City Budget Looms, Time for You — Yes, You — to Get Involved
By Rebecca Wicks
Mar. 6, 2013
It’s time to think about what matters most to us as residents of the City of Ventura because city staff is starting to think about it. And, what’s more soon enough the Ventura City Council will be making decisions about what will and will not funded this next fiscal year. They will be making these decisions with or without your input, so I say, give them your input.
Here’s the skinny. The fiscal year we are talking about goes from Jul. 1, 2013 through Jun. 30, 2014. City staff will present their recommended budget on Apr. 22. Then, throughout May and the first half of June, the council will take that budget and finagle it until everyone (okay, clearly not everyone) will be happy, having created a passable budget. The final budget will be voted on Jun. 17.
Simple, right? Not really. As Ventura’s Chief Financial Officer Jay Panzica explained, we have essentially been stealing from Peter to give to Paul for the past couple of years and it’s catching up with us.
When the economy headed south the city opted not to borrow money or take money from its reserve fund (which is slated for catastrophic events, e.g., an earthquake). Instead, in order to pay for services councilmembers thought dire, it took money from internal department funds. These departments include those that take care of other departments such as the technology group, which fixes and supports computers used throughout the city, the maintenance group that cares for all of the city’s vehicles and the facilities group, which maintains city buildings.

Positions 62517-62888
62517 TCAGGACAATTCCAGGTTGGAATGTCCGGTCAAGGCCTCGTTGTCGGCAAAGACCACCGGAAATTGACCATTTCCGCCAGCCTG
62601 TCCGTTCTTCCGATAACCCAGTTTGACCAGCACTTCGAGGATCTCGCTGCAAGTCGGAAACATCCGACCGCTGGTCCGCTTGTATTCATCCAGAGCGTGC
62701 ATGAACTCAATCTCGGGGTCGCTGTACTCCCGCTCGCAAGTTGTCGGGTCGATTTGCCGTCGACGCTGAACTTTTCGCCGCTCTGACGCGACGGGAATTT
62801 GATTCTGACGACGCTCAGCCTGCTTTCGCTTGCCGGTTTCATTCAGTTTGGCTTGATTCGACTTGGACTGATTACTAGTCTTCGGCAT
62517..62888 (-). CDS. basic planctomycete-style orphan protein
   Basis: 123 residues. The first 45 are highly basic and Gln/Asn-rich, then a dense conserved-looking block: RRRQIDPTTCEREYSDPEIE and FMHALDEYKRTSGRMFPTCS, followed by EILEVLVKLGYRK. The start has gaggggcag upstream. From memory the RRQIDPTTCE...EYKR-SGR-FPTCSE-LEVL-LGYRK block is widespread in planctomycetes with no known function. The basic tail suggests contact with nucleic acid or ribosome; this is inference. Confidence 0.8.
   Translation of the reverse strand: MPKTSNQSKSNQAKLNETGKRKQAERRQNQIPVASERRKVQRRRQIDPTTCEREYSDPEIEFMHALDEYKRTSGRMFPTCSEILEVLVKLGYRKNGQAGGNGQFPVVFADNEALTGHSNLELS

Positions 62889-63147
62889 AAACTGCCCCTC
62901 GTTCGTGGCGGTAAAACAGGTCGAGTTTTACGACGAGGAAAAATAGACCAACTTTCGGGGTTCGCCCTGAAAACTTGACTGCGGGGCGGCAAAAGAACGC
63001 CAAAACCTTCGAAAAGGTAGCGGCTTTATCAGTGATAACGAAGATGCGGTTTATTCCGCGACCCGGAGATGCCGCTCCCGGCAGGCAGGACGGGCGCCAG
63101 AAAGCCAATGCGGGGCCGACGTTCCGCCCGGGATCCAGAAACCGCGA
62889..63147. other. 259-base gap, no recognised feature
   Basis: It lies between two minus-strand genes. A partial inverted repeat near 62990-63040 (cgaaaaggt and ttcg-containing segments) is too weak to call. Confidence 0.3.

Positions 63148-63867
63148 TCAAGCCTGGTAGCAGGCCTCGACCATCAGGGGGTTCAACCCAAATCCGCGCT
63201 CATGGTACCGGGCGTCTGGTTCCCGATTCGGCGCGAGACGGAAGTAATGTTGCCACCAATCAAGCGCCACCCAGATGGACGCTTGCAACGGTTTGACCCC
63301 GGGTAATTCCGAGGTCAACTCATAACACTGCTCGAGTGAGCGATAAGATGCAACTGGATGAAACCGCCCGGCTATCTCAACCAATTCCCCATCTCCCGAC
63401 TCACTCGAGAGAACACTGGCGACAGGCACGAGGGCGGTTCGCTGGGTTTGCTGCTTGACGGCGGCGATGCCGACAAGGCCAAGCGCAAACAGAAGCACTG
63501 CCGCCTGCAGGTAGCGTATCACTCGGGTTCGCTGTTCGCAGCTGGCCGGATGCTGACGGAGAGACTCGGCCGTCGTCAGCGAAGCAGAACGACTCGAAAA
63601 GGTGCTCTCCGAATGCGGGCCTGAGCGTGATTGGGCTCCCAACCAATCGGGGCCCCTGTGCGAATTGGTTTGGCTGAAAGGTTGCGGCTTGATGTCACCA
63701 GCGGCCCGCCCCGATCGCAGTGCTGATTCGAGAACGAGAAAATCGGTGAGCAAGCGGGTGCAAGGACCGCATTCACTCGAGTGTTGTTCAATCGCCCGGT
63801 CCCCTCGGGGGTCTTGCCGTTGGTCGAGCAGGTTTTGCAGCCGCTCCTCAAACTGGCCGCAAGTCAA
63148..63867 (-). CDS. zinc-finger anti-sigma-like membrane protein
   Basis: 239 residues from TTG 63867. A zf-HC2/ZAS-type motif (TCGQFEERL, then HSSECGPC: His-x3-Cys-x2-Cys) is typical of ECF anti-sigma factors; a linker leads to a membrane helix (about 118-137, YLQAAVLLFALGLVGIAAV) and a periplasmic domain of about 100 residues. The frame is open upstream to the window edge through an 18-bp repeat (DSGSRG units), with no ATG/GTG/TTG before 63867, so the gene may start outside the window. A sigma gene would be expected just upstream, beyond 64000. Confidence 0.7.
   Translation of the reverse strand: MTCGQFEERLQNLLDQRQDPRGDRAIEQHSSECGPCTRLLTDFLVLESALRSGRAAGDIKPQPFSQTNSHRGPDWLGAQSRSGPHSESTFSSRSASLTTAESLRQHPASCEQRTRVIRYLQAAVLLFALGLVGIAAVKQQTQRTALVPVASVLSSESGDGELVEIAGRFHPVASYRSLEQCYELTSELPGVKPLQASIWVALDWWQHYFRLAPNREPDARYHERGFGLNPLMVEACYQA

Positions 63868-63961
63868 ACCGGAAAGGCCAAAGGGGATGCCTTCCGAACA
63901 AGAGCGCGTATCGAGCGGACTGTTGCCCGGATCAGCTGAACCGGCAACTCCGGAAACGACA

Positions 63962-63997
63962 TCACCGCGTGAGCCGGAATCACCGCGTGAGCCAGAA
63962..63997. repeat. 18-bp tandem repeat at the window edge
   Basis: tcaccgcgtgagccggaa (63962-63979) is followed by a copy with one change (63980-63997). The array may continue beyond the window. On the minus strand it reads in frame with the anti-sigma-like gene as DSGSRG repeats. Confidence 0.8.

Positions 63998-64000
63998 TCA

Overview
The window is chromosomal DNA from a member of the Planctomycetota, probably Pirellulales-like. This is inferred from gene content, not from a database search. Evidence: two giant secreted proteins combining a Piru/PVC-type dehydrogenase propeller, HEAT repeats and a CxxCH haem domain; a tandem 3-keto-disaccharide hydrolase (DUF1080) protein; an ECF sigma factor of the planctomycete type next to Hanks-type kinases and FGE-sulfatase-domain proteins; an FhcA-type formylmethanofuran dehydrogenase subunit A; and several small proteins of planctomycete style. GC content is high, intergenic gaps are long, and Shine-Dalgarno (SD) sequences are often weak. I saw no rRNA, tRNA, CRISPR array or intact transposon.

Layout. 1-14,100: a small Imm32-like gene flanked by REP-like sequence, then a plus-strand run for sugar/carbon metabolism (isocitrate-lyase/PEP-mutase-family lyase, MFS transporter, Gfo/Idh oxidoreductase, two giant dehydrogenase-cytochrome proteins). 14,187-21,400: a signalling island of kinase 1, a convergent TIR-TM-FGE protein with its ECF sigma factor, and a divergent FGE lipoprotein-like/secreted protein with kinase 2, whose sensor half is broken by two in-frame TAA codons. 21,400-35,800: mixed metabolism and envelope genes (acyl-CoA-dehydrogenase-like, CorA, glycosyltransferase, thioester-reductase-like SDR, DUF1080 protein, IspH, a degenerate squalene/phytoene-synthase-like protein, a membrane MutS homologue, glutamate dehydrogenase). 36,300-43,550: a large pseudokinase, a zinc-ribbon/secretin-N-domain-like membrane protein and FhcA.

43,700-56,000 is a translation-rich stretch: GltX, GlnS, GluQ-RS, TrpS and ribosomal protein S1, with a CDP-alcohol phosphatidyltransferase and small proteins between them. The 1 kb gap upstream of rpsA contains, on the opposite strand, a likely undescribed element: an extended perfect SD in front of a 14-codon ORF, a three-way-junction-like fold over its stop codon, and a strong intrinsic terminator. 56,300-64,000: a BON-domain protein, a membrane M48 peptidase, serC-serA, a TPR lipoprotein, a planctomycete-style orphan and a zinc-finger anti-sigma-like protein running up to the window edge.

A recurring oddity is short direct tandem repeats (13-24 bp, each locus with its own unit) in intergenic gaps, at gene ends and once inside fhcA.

According to Panzica these internal groups have been neglected for too many years now, and are in somewhat critical need of funding. It is this point among others Panzica has been working to illustrate to city council members who have been sitting through educational workshops run by Panzica. The workshop meetings focus on outlining what has been done budget-wise for the past four to five years.
Oh, and another thing, there is a discrepancy between forecasted revenues and our past fiscal years budget. This means, if the city were to change nothing in its existing budget we would still be $1.2 million short. That doesn’t include funding those internal departments, which have been languishing the last 5 years.
All this means some serious decisions need to be made.
“The city council members are going to have to decide between a lot of important and conflicting priorities,” said Panzica.
And, again it’s not always as simple as picking one or two priorities. As Panzica points out, no one city service exists in a vacuum.
“You can’t just say we want more police and say forget everything else,” explained Panzica. “The police department is supported by other departments in the city and can’t function alone.”
What can you do? You can write a letter or email to councilmembers telling them what you want from your local government. You can attend a Monday night city council meeting where there is time for the public to come forward. Again, a crucial time period where council members will be actively hashing through what to spend money on will be between Apr. 22 and early June.
If you want to learn more about the city’s budget, there are a number of resources to tap, almost all of them online. You can review what this year’s budget included by viewing the Budget Book documents online or you can peruse last year’s budget a lengthy document entitled Comprehensive Financial Annual Financial Report (CFAFR), which reads similar to a traditional company’s annual report.
The councilmembers have some tough decisions ahead of them. I’m suggesting we give them some help. They are, after all, suppose to be representing us. If we don’t give them input on what we feel the priorities need to be, then we only have ourselves to blame.